It must have been a wonderful thing to be part of this film when it was an event. Being born in the eighties, thus being a child of the mid-90’s, I missed my chance to let this enter me as a teen. But I can watch it now, and it is strangely enriching.
Hugues set the cinematic framework for our modern teen movies. Except that today every element has to be as excessive as possible. One thing is that the girls are less prude. In fact, the sex appeal is unashamedly blunt. So when you go back to see this, it is charming rathen than contrived.
Of course, the pull here is Molly. She is not particularly pretty since she is supposed to be a nerd, but watch her create the world around her. Even her dad is seduced here. Part of the reason she stands up to Blaine pretty quickly. Nowadays you would have the girl be sad and the guy make the “right” choice about superficial vs. real values. Not so here, it’s the guy who succumbs. The focus is on Molly asserting her sovereign state.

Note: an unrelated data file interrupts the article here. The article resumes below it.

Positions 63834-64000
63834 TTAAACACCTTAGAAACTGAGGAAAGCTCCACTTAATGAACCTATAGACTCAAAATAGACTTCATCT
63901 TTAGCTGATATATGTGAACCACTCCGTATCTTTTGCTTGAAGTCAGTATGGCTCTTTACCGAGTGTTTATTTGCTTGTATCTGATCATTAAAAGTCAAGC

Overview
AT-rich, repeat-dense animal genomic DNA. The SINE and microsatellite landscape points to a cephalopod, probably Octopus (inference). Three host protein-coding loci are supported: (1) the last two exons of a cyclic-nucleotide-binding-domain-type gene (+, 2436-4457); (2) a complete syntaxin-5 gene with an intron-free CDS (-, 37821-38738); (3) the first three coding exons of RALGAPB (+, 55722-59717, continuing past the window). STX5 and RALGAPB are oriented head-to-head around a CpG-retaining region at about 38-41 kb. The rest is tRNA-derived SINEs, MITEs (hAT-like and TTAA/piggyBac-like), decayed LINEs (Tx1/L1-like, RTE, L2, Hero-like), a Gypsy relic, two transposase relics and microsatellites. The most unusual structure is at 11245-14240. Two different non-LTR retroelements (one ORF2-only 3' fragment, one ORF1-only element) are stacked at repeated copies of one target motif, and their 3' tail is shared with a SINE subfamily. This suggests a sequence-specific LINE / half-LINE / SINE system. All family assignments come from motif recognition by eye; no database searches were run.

You can count four guys falling for her (her dad, Blaine, Duckie, and Spader).
I think everybody should see this, along with Sixteen Candles. Molly stopped her rise to fame short after this film. She went on to work with Godard (who has a lot of good intuition about female screen presence), and Greenaway in one of his most elaborate projects (still ungoing). It’s stupid to be nostalgic about this, but it has a nature that suspends it over every current teen flick. A lot of screenwriters start with this in mind when they begin a teen script. But of course, they never follow through. Ah well, at least we can measure competence by comparing supposedly similar archetypes. Just think of Leigh in “She’s All That” and this here. One is purposely ironic (for financial purposes), the other is sincere.